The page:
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Greater Antillean Grackle
Quiscalus niger

Passeriforme Order – Icteridae Family

L : 24- 27 cm

Frequent in parks and beaches, the Greater Antillean Grackle is a kind of “Common Blackbird” in its range!

Adult male has glossy black plumage, with purplish or blue iridescence on entire body and head. The long tail is graduated.
The strong, pointed bill is black. Eyes are pale yellow. Legs and feet are blackish.
Both sexes are similar, but female is slightly smaller, and her plumage is duller.

Juvenile resembles adults with shorter tail and brownish-black plumage without iridescence. Its eyes are dark.

Immature is similar to adults, but it lacks iridescence in plumage.

We find several subspecies:
Q.n. niger, the smallest race, breeds in Hispaniola and nearby islands. 
Q.n. crassirostris is the Jamaican race with shorter bill.
Q.n. gundlachii is the eastern Cuban race. It is smaller than previous.
Q.n. caribaeus is the western Cuban race, smaller than « gundlachii ».
Q.n. bangsi from Little Caïman islands has long, stout bill.
Q.n. caymanensis lives on Grand Caïman Island.
Q.n. brachypterus from Puerto Rico and Vieques Island, is larger than the nominate race. Its bill shows decurved tip.

Greater Antillean Grackle has several local names coming from the varied sounds uttered by this bird. It is a noisy species.
It gives some “chak-chak” or “chin-chin-chi-lin”. It also utters ringing notes such as “whee-see-ee”. We can also hear a rasping sound, given with fluffed out plumage.

Greater Antillean Grackle frequents the open areas with trees and the urban areas. It is often seen along water on beaches, lake-shores and other aquatic areas. It also frequents mangroves and marshes. It is very common in lowlands.

Greater Antillean Grackle is resident on the Greater Antilles and the Caiman Islands and nearby islands.

Greater Antillean Grackle forages mainly on the ground, and sometimes on the cow’s back, searching for parasites. Its main food items are seeds and insects, sometimes small lizards, according to the range.

It forms large roosts where the birds gather at night with other Icterids’ species.

This species is monogamous. We can see conspicuous displays such as the “ruff-out”, with fluffed plumage and partially fanned and raised tail. The wings are drooped, almost touching the ground. While the birds sings, the head is thrown back with the bill pointed upwards.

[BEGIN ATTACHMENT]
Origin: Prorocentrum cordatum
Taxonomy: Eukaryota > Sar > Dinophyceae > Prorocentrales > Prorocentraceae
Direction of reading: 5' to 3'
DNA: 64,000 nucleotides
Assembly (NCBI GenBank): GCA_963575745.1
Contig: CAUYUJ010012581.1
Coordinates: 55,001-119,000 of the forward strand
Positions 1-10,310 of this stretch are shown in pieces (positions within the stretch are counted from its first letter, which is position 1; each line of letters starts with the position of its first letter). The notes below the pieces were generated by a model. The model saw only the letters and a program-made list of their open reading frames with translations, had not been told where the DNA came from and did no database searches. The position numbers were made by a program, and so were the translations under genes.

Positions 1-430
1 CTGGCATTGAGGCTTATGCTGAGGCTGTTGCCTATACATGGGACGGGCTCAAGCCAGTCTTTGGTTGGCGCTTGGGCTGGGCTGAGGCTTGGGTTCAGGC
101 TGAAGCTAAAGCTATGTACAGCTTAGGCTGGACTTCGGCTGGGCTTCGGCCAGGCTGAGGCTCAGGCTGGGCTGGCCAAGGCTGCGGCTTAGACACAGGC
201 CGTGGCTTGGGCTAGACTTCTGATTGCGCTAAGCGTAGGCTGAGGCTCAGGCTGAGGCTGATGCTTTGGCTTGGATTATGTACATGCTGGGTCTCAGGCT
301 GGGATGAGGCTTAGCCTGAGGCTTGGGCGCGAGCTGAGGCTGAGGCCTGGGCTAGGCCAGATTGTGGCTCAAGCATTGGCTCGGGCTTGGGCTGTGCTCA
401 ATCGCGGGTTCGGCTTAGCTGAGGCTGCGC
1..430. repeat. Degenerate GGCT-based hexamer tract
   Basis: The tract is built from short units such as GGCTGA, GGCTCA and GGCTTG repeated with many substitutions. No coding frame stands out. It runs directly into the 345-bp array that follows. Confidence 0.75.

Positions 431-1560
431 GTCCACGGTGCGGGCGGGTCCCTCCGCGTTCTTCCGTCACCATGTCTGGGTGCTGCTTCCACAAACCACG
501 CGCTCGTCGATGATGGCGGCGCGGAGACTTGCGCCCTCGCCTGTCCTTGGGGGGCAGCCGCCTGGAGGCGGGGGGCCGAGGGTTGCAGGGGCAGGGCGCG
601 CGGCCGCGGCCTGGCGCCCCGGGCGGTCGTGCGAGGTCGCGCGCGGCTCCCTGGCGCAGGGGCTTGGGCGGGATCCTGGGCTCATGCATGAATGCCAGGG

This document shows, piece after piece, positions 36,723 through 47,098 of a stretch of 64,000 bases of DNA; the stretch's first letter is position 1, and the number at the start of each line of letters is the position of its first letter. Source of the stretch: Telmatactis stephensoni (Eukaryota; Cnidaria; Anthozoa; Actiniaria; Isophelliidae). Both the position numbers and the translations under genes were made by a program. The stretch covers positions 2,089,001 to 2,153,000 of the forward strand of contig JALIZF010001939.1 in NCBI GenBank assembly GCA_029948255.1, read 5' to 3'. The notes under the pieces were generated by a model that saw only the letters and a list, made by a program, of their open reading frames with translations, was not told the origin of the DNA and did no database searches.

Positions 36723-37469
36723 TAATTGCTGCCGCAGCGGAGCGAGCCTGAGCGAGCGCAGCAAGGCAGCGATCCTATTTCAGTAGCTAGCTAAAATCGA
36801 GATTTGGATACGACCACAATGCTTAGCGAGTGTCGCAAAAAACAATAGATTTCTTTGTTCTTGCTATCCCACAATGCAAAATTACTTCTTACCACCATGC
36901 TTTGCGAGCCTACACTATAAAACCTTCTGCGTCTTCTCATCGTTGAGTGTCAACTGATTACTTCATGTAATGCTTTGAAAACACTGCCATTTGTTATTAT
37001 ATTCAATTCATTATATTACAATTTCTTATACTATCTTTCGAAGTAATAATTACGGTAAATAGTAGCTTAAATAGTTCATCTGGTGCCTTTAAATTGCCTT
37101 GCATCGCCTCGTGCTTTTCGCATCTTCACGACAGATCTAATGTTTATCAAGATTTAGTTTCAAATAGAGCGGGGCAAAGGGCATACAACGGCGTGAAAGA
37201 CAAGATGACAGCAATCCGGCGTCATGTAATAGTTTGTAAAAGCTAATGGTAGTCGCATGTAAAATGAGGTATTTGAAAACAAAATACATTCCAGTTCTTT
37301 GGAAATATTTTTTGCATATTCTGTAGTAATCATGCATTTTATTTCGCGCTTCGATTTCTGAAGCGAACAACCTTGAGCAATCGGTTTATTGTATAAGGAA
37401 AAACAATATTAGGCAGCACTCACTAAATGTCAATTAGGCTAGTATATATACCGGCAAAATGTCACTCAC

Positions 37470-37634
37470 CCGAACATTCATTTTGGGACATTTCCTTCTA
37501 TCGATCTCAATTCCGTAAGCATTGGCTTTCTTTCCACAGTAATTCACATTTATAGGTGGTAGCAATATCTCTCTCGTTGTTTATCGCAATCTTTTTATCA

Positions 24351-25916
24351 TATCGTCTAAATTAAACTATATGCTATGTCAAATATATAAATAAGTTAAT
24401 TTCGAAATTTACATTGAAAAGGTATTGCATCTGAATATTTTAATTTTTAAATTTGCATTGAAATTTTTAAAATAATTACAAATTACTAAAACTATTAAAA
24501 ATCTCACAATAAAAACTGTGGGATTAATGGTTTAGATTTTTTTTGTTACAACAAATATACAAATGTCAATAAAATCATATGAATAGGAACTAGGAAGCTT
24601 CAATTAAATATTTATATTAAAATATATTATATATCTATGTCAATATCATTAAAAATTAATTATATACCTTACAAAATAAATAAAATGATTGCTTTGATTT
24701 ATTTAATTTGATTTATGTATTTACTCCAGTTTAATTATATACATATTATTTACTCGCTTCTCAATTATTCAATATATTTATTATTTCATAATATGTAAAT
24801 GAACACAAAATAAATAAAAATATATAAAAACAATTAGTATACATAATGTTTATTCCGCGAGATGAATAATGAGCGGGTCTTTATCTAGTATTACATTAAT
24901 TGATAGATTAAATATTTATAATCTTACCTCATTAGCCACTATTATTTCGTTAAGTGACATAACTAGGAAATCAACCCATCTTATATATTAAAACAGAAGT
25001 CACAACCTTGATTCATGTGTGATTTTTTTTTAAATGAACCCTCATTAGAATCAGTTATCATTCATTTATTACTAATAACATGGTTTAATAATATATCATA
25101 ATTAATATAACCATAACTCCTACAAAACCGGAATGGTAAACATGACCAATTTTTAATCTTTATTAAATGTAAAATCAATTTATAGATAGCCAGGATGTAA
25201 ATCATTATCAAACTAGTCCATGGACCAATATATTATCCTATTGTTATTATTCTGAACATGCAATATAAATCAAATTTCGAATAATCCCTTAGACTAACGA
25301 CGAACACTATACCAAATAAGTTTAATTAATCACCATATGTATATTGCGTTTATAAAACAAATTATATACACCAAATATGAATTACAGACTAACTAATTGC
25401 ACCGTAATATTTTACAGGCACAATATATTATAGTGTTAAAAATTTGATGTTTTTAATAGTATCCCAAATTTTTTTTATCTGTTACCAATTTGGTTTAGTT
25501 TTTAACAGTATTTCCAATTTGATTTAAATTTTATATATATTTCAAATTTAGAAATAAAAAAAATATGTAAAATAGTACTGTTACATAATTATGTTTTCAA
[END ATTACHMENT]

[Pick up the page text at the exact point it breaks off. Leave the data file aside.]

The female also performs similar displays and sings.

Greater Antillean Grackle is sedentary in its range, only performing some local movements for particular food such as fruits.

Greater Antillean Grackle male often flies with spread tail.

Breeding season varies according to the island, but usually extends from April to September.
Greater Antillean Grackle nests in small colonies of up to 25 nests, usually situated in the same large tree or palm. According to the range, these colonies may occur in mangroves, but also in reeds.
The bulky nest is made with strong stems and grasses.

Female lays 3 to 5 pale eggs with dark markings. Incubation lasts about two weeks. The young fledge about 23 to 25 days after hatching.
This species is a host of the Shiny Cowbird in Puerto Rico, but it is not regular or common. The female Grackle is able to recognize the eggs of the cowbird, and she rejects them away from the nest.

Greater Antillean Grackle feeds mainly on insects and seeds, taken from the ground. According to the range, it may take small lizards. It also consumes fallen fruits. 

Greater Antillean Grackle is common in its range, and one of the most abundant lowland birds.   

Fr: Quiscale noir
All: Antillengrackel
Esp:  Zanate Antillano
Ital: Gracchio delle Antille
Nd: Antilliaanse Troepiaal

Photos d’Alfredo Colón
Puerto Rico Wildlife

Texte de Nicole Bouglouan


NEW WORLD BLACKBIRDS – THE ICTERIDS by Alvaro Jaramillo and Peter Burke – Helm - ISBN : 0713643331

Avibase (Lepage Denis)

Wikipedia (Wikipedia, The Free Encyclopedia)


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